The economists Devin Pope and Maurice Schweitzer, at the University of Pennsylvania, reasoned that golf provides a perfect example of a reference point: Every hole on the golf course has a number of strokes associated with it; the par number provides the baseline for good - but not outstanding - performance. For a professional golfer, a birdie (one stroke under par) is a gain, and a bogey (one stroke over par) is a loss. The economists compared two situations a player might face when near the hole:

  • putt to avoid a bogey
  • putt to achieve a birdie

Every stroke counts in golf, and in professional golf every stroke counts a lot. According to prospect theory, however, some strokes count more than others. Failing to make par is a loss, but missing a birdie is a foregone gain, not a loss.

Pope and Schweitzer reasoned from loss aversion that players would try a little harder when putting for par (to avoid a bogey) than when putting for a birdie. They analyzed more than 2.5 million putts in exquisite detail to test that prediction.

Who would have thought it worthwhile to spend months analyzing putts for par and birdie? By Daniel KahnemanThey were right. Whether the putt was easy or hard, at every distance from the hole, the players were more successful when putting for par than for a birdie.

The difference in their rate of success when going for par (to avoid a bogey) or for a birdie was 3.6%. This difference is not trivial. Tiger Woods was one of the "participants" in their study.

If in his best years Tiger Words had managed to putt as well for birdies as he did for for par, his average tournament score would have improved by one stroke and his earnings by almost $1 million per season.

These fierce competitors certainly do not make a conscious decision to slack off on birdie putts, but their intense aversion to a bogey apparently contributes to extra concentration on the task at hand.

The study of putts illustrates the power of a theoretical concept as an aid to thinking. Who would have thought it worthwhile to spend months analyzing putts for par and birdie?

The idea of loss aversion, which surprises no one except perhaps some economists, generated a precise and non intuitive hypothesis and led researchers to a finding that surprised everyone - including professionals golfers."

Reference : 'Thinking, Fast and Slow' Daniel Kahneman Winner of the Nobel Prize Penguin Books First published in the United States by Farra, Straus and Giroux 2011 First published in Great Britain by Allen Lane 2011 Published in Penguin Books 2012 Copyright © Daniel Kahneman, 2011. Part IV. CHOICES 28. Bad Events Page 302.

by Ling Hongling - A game in ancient China

"Chuiwan ("chui" means hitting and "wan" means ball in Chinese) was a game in ancient China.

When playing, the competitors would drive the ball into each of a series of pits dug in the ground.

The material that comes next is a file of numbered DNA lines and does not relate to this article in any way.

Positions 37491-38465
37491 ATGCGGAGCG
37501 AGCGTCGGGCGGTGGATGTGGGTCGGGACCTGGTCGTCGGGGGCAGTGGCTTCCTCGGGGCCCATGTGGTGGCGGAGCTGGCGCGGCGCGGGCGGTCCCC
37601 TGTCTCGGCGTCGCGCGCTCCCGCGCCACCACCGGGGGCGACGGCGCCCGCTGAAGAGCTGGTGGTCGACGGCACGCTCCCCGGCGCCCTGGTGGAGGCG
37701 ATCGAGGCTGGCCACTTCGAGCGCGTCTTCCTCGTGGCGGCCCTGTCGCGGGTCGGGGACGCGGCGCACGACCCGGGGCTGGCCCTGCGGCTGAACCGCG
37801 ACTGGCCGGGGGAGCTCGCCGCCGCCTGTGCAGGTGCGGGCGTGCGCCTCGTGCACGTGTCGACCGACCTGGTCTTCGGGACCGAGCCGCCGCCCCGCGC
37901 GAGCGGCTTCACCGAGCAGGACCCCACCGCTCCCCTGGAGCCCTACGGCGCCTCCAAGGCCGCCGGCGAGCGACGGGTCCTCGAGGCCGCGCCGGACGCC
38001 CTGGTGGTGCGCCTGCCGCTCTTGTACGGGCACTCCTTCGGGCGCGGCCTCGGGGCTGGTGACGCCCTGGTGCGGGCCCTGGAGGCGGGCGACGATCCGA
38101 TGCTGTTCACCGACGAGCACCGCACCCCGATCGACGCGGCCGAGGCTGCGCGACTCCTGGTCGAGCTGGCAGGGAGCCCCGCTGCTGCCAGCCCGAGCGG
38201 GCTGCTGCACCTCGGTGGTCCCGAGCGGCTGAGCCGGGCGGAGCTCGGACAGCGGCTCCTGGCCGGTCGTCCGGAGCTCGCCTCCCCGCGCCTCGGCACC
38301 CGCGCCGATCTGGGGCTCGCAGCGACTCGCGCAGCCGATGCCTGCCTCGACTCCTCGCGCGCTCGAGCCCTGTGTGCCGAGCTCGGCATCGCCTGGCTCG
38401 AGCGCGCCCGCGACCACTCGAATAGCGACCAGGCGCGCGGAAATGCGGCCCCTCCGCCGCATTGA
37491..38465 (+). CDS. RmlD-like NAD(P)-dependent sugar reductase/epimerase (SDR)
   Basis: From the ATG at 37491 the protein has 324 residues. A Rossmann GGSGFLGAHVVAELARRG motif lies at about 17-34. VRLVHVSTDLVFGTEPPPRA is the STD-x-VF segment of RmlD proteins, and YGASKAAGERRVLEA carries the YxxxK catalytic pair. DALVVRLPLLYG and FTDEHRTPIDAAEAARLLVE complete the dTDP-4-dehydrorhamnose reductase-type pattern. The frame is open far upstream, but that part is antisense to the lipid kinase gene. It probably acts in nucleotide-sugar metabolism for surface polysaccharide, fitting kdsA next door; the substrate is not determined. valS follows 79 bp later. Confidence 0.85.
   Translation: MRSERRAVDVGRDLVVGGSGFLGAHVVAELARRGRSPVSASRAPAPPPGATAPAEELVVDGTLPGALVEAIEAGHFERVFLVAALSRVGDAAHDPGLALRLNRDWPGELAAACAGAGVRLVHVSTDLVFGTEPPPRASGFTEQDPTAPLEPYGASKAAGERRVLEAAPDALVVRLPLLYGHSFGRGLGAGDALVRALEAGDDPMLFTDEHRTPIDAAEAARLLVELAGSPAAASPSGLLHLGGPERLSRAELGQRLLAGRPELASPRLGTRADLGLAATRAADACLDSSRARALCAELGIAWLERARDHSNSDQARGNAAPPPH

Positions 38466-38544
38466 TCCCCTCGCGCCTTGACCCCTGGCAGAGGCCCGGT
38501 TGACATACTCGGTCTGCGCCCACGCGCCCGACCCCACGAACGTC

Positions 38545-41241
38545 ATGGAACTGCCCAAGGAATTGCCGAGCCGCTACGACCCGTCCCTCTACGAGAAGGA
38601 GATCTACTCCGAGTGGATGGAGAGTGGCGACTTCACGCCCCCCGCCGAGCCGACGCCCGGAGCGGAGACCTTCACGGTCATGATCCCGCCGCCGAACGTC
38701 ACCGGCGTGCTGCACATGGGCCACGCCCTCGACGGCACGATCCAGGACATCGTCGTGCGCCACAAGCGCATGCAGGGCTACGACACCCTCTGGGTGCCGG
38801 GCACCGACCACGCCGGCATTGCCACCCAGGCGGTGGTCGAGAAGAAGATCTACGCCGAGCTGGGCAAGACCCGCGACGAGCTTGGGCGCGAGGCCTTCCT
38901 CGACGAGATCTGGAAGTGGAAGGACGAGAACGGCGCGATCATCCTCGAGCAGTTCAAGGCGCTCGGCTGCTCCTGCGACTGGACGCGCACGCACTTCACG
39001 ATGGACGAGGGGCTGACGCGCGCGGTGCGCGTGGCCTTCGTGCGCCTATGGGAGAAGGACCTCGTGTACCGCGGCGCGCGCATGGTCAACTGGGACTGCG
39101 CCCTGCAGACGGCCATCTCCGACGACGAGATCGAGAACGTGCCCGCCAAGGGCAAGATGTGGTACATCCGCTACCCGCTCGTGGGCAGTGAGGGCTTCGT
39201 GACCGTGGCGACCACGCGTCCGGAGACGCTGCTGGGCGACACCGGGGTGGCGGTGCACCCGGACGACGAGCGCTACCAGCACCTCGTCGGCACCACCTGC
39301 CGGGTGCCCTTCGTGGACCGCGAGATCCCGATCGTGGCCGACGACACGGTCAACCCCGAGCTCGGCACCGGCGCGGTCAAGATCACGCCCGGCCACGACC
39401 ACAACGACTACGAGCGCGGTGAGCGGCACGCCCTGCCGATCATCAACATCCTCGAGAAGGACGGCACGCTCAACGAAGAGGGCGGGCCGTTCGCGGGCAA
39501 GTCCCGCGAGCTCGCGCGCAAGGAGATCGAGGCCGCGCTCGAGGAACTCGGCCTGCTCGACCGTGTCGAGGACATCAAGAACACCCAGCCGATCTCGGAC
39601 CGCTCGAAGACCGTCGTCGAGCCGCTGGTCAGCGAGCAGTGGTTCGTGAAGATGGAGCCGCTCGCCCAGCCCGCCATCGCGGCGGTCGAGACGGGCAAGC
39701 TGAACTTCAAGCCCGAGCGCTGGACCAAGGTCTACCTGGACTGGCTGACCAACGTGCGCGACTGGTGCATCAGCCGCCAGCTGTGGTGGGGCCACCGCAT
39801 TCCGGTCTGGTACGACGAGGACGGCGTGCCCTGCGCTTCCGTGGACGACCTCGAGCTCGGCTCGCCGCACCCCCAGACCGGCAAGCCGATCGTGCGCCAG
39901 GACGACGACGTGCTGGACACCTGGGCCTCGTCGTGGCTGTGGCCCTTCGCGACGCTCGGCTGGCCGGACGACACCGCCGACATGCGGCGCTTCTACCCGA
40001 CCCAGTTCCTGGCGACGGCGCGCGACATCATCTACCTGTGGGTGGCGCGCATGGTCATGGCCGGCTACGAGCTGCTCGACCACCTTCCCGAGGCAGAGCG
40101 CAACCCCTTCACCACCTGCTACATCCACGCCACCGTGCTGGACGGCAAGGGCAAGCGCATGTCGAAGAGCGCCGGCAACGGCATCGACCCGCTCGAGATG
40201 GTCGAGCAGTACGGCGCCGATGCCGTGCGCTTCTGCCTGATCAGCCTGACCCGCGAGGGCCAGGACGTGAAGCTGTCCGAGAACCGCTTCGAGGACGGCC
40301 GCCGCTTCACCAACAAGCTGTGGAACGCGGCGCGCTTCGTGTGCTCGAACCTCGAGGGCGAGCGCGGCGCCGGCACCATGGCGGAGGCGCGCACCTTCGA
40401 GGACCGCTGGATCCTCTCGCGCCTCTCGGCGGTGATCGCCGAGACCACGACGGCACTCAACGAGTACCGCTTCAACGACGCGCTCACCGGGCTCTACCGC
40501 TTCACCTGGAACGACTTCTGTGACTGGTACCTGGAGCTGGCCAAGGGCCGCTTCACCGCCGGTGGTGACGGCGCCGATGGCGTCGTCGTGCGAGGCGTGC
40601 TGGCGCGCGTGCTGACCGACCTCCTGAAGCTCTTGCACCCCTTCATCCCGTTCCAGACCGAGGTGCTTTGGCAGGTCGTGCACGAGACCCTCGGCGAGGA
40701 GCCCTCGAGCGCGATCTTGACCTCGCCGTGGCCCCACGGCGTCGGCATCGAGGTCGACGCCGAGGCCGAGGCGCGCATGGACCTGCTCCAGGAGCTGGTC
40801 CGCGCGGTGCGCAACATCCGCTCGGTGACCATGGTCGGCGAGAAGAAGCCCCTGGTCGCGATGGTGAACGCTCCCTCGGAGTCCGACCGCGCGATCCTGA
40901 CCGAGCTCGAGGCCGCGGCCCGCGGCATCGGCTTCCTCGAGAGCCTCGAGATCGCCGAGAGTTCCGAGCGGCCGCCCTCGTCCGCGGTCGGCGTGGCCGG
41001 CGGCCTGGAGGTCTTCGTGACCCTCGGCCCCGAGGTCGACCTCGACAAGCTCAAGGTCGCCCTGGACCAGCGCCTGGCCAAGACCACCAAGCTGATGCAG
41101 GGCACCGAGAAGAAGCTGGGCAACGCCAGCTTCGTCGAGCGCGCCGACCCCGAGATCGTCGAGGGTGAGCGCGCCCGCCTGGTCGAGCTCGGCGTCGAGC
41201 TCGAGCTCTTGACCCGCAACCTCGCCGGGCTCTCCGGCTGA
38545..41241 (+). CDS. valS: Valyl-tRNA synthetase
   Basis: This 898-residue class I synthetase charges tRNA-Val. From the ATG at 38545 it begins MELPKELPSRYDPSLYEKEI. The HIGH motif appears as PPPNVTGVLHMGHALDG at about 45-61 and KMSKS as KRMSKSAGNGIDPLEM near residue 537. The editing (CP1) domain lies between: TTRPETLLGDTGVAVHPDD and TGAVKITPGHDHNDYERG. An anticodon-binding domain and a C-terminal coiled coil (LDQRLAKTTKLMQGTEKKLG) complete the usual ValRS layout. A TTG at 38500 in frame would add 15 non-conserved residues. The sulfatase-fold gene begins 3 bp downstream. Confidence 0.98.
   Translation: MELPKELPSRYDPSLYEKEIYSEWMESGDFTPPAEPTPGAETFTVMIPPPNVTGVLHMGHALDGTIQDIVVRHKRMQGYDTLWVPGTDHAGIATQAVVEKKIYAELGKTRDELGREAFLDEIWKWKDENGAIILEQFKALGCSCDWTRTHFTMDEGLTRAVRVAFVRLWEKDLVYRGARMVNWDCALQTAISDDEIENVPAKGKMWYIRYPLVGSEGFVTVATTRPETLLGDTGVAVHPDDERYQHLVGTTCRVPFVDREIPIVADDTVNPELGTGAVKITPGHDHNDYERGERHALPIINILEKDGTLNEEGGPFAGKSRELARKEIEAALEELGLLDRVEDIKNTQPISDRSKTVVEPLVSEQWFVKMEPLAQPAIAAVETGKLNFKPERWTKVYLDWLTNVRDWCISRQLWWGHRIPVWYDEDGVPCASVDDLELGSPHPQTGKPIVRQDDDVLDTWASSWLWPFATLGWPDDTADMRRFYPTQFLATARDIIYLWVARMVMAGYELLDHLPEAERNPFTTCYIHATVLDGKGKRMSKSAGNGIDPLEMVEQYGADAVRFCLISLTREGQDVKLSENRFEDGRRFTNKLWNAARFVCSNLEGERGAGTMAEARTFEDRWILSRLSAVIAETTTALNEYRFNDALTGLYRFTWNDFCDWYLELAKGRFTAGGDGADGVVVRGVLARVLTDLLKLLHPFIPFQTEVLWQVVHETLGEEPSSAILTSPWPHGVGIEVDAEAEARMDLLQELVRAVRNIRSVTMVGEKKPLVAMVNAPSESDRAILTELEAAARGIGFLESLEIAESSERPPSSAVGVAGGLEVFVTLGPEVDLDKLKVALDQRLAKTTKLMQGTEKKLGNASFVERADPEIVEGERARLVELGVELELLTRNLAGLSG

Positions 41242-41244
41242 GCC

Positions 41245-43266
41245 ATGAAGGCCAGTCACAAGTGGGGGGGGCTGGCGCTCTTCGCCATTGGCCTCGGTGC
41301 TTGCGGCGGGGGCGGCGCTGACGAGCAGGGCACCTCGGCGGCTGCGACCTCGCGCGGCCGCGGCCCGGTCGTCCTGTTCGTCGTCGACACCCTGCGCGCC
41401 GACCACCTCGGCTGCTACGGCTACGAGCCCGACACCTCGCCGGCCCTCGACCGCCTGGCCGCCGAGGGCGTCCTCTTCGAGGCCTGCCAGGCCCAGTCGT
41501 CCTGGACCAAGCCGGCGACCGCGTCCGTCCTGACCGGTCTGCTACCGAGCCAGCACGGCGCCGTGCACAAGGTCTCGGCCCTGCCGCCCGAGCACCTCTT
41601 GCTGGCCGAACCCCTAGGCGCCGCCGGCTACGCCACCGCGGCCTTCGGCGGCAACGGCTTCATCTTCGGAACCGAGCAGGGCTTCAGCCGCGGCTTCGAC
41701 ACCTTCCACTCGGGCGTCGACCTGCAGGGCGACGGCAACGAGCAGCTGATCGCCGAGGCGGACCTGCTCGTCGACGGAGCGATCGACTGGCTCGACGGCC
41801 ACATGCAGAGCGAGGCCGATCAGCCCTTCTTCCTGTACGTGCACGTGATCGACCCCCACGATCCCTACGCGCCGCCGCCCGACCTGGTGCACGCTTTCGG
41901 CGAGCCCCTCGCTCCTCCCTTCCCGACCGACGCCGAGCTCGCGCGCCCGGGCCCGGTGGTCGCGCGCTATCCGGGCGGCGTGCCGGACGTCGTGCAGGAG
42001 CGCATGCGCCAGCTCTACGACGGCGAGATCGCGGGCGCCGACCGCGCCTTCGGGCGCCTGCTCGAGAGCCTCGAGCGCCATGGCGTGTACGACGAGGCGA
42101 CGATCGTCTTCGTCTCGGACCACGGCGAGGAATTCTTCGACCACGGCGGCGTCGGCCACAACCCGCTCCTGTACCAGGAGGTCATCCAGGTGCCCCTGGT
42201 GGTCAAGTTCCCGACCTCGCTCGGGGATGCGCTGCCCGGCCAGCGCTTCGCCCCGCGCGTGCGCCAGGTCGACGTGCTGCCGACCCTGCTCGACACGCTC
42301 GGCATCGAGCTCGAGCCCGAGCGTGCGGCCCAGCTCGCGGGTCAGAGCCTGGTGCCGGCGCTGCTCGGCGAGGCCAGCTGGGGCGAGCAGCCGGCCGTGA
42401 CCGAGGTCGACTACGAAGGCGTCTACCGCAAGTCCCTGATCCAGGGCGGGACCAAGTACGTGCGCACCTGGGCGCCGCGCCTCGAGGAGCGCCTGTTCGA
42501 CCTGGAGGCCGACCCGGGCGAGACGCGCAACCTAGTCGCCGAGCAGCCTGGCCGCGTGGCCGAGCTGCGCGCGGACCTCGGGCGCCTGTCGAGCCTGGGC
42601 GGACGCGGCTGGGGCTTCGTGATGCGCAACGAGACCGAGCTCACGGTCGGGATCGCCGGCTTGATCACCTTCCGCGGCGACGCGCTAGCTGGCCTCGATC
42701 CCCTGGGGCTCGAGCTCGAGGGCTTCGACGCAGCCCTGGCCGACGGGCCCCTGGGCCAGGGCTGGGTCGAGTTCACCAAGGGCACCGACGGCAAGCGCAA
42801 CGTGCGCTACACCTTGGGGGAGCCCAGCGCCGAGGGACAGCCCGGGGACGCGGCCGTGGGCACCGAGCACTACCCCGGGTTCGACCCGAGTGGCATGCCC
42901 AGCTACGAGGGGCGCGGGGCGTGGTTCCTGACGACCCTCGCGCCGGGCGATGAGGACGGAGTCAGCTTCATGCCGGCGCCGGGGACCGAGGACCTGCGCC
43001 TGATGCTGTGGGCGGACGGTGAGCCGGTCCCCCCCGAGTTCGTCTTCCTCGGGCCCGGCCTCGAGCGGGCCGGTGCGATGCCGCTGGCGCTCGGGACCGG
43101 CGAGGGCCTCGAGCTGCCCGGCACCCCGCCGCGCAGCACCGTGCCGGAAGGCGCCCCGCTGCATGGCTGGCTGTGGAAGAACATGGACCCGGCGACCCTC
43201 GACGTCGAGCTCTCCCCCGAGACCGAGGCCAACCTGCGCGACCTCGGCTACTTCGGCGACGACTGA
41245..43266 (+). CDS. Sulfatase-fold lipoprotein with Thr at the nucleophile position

The game was quite similar to modern golf, so Mr Hao Gengsheng called it Chinese golf.1

But how much alike the two games are and whether there is any relationship between them are the questions that call for further study and discussion."

Reference : Verification of the Fact That Golf Originated From Chuiwan Ling Hongling, Professor of Physical Education, Northwest Normal University, Lanzhou, P.R. China, 1991.

by Walter Hagen - How a real professional must dress

"I was in Buffalo long enough to carry away one big impression: how a real professional must dress.

For it was there that I saw Tom Anderson, Jr., a brother to Willie, winner of the American Open Championship in 1901, 1903, 1904 and 1905. Right then, I was far more impressed with Tom's clothes than I was with Willie's record.

Tom had class! His outfit just about knocked my eyes out. His shirt was pure whitesilk with bright red, blue, yellow and black stripes. His immaculate white flannel pants had the cuffs turned up just once. If he'd rolled 'em twice, he would have been a hick. He wore a red bandanna knotted casually around his neck and a loud plaid cap on his head.

In my small-town life he was the most tremendous personality I'd ever seen!

His white buckskin shoes had thick red rubber soles and sported the widest white laces any two shoes could carry.

I decided right then to copy that outfit from white buckskins to bandanna.

I had saved enough money to cover my expenses for the Open at Buffalo, but now I'd need to use that for the Canadian Open. The only item I could afford just then was the bandanna."

Reference : 'The Walter Hagen Story' By Walter Hagen With Margaret Seaton Heck Heinemann Melbourne London Toronto First published 1957 Printed in Great Britain at The Windmill Press Kingswood, Surrey Part One: The Tee 3 The Professional Page 17.

by James M. Barnes - The golfer to improve must study his game

Hows Your Slice James M Barnes 1922"You can understand how the average golfer feels about the slice when he knows that any one of twenty things may be causing it.

He is generally so helpless that he gives up in despair, aims the ball for the left of the course and hope it doesn't go out of bounds to the right.

The golfer to improve must study his game carefully and if he is slicing he can soon find out which one of these faults he is committing.

He can see -

  1. That his left hand is over.
  2. That is right hand isn't gripping too tightly.
  3. That his backswing is starting inside the ball, close to the ground.
  4. That he is using the square stance, not too far back from the ball.
  5. That his left shoulder is being held in place, turned in on the backswing.